References:

gadgets.ndtv.com

http://gadgets.ndtv.com/science/news/nasa-3d-printing-competition-to-help-design-habitats-for-deep-space-missions-693876

3D printing revolutionising space travel

http://europe.newsweek.com/3d-printers-revolutionise-space-travel-within-two-years-324021

3D Printers to Revolutionise Space Travel Within Two Years

NASA are aiming to introduce 3D printers into spacecraft within two years, allowing astronauts to set up permanent habitats on other planets and even print their own food.

In an interview with Newsweek, NASA’s 3D printing chief Niki Werkheiser says the technology will revolutionise space travel by allowing astronauts to be away from year for years on exploration missions without relying on ground control.

Current costs for space transportation are $10,000 per pound of mass. The development therefore has the potential to save millions of dollars as astronauts can travel light and print essentials on demand whilst in space.

NASA is currently developing its largest rocket yet, the Space Launch System (SLS). The SLS is due to make its first test flight in 2017 and Werkheiser says her team are working to get a 3D printer on-board.

So far, Werkheiser’s team at NASA’s Marshall Space Flight Center in Alabama have produced several rocket components and a small wrench with the technology and yesterday the team announced the first successful print of a copper engine part for rockets.

However, they are working on much more exciting projects, including printing parts for a small shelter using substitutes for Martian and lunar sand – the theory being that astronauts could one day use the printers to build themselves habitats on extraterrestrial surfaces.

“The bottom line is being able to print anything you need in orbit. When we live on the ground, we don’t think much about running to Home Depot if something breaks but when you’re in space, even tiny things make a difference,” says Werkheiser.

The space agency is also funding a Texas-based company which is researching printing food, and has already produced prototype results in the form of printed pizza.

Other projects include developing a recycler which breaks down food wrappers into filament which the printer could convert into useful tools like circuit boards and batteries.

Werkheiser is optimistic that commercial applications of the technology means 3D printing in space will not be a thing of the future for long.

3D products are already being touted as offering a solution to homelessness and a means of creating human organs for those in need of transplants.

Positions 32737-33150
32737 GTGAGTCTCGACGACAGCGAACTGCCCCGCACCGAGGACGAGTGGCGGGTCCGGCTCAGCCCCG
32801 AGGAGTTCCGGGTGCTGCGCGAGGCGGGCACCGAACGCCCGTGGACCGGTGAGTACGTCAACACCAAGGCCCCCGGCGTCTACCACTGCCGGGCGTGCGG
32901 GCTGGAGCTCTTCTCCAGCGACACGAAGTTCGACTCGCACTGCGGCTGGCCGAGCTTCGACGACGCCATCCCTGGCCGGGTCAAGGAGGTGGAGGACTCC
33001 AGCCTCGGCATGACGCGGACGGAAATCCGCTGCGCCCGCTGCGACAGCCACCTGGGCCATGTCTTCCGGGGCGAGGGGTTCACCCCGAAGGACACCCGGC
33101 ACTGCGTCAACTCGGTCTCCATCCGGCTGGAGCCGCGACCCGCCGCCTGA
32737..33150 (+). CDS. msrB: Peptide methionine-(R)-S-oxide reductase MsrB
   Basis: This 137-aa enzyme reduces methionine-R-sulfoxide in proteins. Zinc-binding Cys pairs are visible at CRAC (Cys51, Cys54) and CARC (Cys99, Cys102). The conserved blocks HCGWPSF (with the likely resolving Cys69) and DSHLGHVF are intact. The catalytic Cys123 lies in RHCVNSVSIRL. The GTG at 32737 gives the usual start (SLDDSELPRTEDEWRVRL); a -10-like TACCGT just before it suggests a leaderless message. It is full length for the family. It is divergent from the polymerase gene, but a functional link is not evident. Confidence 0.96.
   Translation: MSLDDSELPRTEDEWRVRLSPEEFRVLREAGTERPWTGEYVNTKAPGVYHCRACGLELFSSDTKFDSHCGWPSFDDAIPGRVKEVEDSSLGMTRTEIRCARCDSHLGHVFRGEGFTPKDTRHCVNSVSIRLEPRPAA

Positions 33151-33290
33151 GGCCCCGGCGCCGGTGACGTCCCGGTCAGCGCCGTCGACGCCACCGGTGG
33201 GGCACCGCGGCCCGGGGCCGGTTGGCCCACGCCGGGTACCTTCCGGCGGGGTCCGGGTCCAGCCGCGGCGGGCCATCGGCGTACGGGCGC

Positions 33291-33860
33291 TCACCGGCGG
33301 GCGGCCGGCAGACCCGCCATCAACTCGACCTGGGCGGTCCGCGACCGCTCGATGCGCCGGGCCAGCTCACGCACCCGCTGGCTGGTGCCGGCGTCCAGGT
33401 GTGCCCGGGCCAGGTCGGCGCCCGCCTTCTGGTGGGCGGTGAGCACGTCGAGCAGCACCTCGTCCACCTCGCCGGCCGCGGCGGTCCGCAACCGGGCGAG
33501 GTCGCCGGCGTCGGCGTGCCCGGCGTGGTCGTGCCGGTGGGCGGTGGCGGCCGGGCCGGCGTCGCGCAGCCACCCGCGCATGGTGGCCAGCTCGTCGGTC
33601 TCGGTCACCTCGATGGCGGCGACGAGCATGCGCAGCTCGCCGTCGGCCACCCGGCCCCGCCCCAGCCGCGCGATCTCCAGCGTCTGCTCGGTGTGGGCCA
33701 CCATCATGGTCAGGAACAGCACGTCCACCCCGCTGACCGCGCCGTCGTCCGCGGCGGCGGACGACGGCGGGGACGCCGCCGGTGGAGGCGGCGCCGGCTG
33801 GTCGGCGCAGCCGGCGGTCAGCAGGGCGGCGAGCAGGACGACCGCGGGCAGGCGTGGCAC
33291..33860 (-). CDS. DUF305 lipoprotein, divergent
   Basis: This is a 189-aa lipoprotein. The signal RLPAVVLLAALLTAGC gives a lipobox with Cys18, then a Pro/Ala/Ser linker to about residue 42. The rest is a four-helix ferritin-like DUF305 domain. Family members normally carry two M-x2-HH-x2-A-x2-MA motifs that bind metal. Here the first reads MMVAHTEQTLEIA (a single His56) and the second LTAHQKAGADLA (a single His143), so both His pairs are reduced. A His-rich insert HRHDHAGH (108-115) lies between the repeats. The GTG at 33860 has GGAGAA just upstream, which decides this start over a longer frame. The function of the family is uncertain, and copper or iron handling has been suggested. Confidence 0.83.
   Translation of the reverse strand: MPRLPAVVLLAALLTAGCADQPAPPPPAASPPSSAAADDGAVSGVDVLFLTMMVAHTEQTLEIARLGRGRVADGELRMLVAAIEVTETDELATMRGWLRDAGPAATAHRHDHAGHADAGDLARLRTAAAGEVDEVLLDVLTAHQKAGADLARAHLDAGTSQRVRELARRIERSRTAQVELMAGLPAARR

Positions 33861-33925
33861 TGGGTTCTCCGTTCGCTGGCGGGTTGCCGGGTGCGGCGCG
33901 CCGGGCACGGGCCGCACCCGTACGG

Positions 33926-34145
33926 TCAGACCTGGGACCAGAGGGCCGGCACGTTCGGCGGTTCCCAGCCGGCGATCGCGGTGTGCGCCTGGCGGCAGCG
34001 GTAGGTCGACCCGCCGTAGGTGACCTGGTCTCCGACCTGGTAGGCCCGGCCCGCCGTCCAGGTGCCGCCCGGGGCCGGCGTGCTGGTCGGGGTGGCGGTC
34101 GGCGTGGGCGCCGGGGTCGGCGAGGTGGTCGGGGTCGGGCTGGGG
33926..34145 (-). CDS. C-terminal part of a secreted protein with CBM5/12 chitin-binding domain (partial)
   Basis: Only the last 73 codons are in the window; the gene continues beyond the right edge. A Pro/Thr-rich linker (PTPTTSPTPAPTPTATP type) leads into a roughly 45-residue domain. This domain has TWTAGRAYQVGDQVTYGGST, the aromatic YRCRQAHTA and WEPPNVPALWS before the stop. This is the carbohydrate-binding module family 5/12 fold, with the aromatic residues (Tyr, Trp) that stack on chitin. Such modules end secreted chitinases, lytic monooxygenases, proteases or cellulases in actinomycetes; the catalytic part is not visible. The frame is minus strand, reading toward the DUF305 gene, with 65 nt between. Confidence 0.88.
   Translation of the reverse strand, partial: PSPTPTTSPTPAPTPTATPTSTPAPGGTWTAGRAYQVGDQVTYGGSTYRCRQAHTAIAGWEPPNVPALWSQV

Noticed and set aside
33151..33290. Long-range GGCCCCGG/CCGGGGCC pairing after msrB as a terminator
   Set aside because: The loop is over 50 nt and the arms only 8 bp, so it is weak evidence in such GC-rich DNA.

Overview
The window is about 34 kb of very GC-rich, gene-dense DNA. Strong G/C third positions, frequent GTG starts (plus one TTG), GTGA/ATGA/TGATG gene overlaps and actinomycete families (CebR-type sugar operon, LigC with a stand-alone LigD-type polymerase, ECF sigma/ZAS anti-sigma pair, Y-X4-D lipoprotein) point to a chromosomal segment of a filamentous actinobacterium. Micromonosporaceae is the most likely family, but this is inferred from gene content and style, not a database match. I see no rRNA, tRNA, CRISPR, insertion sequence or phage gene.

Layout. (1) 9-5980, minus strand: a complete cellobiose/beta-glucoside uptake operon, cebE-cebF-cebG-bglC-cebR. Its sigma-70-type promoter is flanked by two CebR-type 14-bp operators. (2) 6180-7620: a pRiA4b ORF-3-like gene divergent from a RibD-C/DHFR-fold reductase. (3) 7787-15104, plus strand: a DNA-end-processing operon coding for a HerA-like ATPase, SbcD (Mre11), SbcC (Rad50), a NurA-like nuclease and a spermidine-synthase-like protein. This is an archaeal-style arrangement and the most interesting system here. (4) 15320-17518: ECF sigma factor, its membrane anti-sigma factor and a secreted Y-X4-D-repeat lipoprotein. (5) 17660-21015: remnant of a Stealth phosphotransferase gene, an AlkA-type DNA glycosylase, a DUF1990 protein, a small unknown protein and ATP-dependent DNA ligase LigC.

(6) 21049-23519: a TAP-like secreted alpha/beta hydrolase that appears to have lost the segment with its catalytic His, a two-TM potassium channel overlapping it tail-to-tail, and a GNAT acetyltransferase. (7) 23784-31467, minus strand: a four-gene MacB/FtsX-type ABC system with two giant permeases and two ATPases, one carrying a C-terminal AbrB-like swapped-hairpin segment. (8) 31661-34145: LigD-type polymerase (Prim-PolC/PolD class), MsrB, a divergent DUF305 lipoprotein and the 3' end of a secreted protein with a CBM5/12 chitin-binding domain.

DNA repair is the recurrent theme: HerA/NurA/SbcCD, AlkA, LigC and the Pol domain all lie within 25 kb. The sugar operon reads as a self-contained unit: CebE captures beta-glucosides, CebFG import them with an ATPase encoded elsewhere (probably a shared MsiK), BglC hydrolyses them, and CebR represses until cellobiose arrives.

“The beautiful thing about 3D printing is that you’re going to see a pretty rapid evolution of commercial development. It’s going to happen,” says Werkheiser.

NASA has spent some $3m on the In-Space Manufacturing project which Werkheiser heads up.

The prototype 3D printer used on the International Space Station is the size of a small microwave and prints objects the size of an iPhone 6.

It produces objects by a process known as additive construction, using plastic filament as ink and constructing objects by a layering technique. Instructions are uplinked to the printer from ground control via email.

Werkheiser’s team are working on introducing metal filament to allow the printer to produce sturdier tools.

However, they are still working to overcome certain challenges posed by manufacturing in microgravity – for example, whether the layers of heated plastic form strong bonds when layered on top of each other in the absence of gravity.

Nevertheless, Werkheiser believes the technology will provide the key to allowing astronauts to live in space with the same freedom as on earth.

“This suite of capabilities will enable us to operate and live in space as we do on the ground. You need to get that autonomy in space and this is the secret sauce to getting there.”

europe.newsweek.com

by  |  4/22/15 at 1:45 PM

3D printing being used in disaster relief

http://3dprint.com/56149/3d-printing-disaster-relief/

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Power to the People – 3D Printing Being Used in Disaster Relief

Dara Dotz is a pioneer in 3D printing in troubled and sparse environments. She’s the founder of iLab Haiti, a project which brought 3D printers as part of an aid package to that country following the catastrophic earthquake that devastated that nation in 2010.

A magnitude 7.0 earthquake struck beneath Port-au-Prince, and aid groups did their best to battle the massive logistical and medical emergency challenges they faced, as the Red Cross estimated that up to 50,000 deaths had occurred, and many more individuals were grievously injured.

Dotz works with Made In Space, a company which has made headlines for building a variety of projects involving 3D printing objects in space, in conjunction with NASA and the International Space Station. She and Eric James, the Director of FieldReady.org, are intent on changing the outcome of communities faced with the problems of recovery from the aftermath of a natural disaster or war. They say that 3D printing promises to revolutionize the way humanitarian-aid supply chains function.

3D printed umbilical cord clamp Haiti

James has nearly two decades of experience in leading disaster relief and development projects, and he’s the author ofManaging Humanitarian Relief: An Operational Guide for NGOs.

Field Ready says that the supply chain for disaster relief projects includes agents, middlemen, functionaries, and bureaucrats who insert themselves into the process of delivering goods and services to affected areas, and that those interactions lead to heavy lead times, and require good information systems and well-trained staff. But they add that all those efforts need to be precisely focused on the needs of disaster affected people.

“To date, the focus has been on stockpiling, distribution of cash and improving basic efficiencies, but there has been little done to transform the situation,” James says. “And so it calls for disruption. Instead of relying solely on the supply chain—what if we could make much of what was needed onsite–or at least nearby? If we can do it in space, we can do it here too.”